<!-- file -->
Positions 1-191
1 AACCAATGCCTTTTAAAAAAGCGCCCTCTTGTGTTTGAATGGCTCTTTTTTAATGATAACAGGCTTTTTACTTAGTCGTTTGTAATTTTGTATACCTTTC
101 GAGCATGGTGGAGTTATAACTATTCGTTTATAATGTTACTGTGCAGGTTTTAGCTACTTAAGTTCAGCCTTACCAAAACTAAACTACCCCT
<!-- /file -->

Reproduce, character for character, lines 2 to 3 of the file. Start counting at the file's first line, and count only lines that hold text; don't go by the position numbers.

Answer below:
1 AACCAATGCCTTTTAAAAAAGCGCCCTCTTGTGTTTGAATGGCTCTTTTTTAATGATAACAGGCTTTTTACTTAGTCGTTTGTAATTTTGTATACCTTTC
101 GAGCATGGTGGAGTTATAACTATTCGTTTATAATGTTACTGTGCAGGTTTTAGCTACTTAAGTTCAGCCTTACCAAAACTAAACTACCCCT